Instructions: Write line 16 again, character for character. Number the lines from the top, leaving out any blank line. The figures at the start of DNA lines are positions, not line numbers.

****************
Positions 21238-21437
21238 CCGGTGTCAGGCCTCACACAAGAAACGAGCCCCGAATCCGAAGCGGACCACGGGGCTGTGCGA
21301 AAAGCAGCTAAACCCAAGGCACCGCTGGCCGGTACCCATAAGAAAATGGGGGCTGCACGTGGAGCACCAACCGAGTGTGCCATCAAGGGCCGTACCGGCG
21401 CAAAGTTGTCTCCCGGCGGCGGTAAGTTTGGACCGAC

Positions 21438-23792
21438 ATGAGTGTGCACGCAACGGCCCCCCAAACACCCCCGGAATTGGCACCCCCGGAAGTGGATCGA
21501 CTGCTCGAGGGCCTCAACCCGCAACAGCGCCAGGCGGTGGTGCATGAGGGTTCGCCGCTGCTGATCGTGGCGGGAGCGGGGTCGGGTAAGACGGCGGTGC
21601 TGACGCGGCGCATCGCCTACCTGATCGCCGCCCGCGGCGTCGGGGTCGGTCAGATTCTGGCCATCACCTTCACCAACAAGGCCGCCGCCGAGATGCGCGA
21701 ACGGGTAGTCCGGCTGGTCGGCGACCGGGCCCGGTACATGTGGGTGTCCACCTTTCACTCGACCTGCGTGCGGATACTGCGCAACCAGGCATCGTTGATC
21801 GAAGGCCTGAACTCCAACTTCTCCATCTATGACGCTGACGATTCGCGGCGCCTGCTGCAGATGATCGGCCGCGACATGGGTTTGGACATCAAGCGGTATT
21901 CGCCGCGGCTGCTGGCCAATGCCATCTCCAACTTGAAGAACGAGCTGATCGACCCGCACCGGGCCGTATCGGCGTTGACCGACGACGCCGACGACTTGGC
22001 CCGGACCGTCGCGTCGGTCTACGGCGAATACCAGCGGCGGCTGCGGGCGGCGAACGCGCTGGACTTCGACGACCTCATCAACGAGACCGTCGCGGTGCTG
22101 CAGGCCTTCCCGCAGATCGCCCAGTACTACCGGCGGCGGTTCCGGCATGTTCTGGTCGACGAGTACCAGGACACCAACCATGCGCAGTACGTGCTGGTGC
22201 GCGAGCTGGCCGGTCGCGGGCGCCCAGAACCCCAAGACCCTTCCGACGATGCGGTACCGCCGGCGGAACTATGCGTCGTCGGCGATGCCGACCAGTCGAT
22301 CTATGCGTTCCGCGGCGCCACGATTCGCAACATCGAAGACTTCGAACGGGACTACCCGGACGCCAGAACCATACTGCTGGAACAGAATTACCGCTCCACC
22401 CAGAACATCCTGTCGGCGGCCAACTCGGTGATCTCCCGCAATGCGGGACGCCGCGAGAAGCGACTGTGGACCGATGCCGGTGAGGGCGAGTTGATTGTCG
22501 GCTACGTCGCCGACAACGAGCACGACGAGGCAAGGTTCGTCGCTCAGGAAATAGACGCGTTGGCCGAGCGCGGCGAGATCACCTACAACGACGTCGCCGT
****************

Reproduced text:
22401 CAGAACATCCTGTCGGCGGCCAACTCGGTGATCTCCCGCAATGCGGGACGCCGCGAGAAGCGACTGTGGACCGATGCCGGTGAGGGCGAGTTGATTGTCG